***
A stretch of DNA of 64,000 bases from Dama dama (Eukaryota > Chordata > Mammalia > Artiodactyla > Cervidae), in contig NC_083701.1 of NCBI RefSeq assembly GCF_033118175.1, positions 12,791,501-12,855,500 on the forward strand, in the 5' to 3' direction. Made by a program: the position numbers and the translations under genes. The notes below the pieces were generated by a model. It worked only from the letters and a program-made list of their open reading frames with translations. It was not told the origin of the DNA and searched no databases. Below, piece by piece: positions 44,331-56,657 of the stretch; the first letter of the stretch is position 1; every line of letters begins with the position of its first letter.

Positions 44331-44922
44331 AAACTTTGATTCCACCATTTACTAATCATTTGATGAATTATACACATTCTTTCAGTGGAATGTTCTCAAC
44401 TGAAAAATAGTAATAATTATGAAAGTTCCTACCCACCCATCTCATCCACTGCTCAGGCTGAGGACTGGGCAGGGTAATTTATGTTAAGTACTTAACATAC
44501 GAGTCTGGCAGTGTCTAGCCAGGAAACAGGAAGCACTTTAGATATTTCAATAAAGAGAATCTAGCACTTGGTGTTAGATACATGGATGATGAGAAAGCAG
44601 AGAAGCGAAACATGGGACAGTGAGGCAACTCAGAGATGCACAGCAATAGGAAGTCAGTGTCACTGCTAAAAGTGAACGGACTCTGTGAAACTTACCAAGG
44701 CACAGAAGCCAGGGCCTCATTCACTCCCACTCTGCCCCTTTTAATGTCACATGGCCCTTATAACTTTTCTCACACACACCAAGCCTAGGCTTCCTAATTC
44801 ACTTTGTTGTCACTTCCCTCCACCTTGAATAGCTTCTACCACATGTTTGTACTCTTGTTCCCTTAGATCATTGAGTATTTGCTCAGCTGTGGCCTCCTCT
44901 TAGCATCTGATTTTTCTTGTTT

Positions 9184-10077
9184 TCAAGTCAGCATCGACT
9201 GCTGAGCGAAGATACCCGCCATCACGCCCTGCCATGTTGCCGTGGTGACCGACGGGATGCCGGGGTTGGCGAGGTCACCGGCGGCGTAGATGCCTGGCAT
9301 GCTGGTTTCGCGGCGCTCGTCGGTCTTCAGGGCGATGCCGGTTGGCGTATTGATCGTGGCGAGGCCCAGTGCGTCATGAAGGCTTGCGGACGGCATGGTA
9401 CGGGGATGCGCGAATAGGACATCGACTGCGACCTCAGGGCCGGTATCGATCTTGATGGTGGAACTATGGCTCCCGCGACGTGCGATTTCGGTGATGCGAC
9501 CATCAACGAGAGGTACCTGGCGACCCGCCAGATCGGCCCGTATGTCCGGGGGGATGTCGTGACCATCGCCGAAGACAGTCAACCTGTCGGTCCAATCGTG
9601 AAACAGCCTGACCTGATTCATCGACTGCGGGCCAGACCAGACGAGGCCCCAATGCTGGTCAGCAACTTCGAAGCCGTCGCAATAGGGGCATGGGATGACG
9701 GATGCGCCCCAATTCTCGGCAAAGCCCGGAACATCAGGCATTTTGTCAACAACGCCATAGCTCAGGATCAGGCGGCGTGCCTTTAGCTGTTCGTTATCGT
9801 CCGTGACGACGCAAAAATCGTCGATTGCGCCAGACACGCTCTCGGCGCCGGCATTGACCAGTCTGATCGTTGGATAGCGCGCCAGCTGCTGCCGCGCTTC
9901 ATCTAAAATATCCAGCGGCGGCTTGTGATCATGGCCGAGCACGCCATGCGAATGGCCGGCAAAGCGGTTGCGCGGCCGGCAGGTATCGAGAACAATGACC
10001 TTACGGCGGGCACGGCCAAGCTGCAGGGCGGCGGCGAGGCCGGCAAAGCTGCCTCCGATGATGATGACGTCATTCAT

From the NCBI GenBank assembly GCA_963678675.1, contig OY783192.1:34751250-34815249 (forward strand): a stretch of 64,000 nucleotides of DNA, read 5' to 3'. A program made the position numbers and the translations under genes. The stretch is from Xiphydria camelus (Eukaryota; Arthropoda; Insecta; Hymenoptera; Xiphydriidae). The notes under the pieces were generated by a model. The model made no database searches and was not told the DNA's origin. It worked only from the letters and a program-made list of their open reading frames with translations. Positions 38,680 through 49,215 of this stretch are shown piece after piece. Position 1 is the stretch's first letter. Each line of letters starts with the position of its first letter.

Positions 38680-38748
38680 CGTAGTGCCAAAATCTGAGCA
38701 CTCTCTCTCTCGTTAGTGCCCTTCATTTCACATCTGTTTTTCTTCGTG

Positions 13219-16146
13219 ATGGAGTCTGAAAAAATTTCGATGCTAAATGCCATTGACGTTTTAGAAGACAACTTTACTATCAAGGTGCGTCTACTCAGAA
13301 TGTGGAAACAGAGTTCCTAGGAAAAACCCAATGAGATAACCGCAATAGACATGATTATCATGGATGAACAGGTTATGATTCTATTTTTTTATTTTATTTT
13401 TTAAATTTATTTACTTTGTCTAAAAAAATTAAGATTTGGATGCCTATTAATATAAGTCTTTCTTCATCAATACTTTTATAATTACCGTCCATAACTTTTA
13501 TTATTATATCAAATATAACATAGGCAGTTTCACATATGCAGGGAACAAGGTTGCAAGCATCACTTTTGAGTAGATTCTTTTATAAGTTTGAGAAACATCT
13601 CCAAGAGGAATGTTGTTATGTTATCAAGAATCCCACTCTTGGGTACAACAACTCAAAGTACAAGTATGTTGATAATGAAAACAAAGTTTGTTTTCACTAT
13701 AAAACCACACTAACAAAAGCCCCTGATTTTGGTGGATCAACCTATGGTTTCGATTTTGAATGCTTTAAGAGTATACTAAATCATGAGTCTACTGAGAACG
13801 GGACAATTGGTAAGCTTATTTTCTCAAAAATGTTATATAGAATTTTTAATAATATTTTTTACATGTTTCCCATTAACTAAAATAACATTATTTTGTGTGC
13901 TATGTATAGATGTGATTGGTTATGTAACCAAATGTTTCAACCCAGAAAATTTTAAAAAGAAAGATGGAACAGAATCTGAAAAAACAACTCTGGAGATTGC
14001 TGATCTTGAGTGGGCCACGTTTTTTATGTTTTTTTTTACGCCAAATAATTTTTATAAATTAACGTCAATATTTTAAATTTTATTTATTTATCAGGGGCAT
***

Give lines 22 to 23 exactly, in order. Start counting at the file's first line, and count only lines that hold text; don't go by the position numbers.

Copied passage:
Positions 38680-38748
38680 CGTAGTGCCAAAATCTGAGCA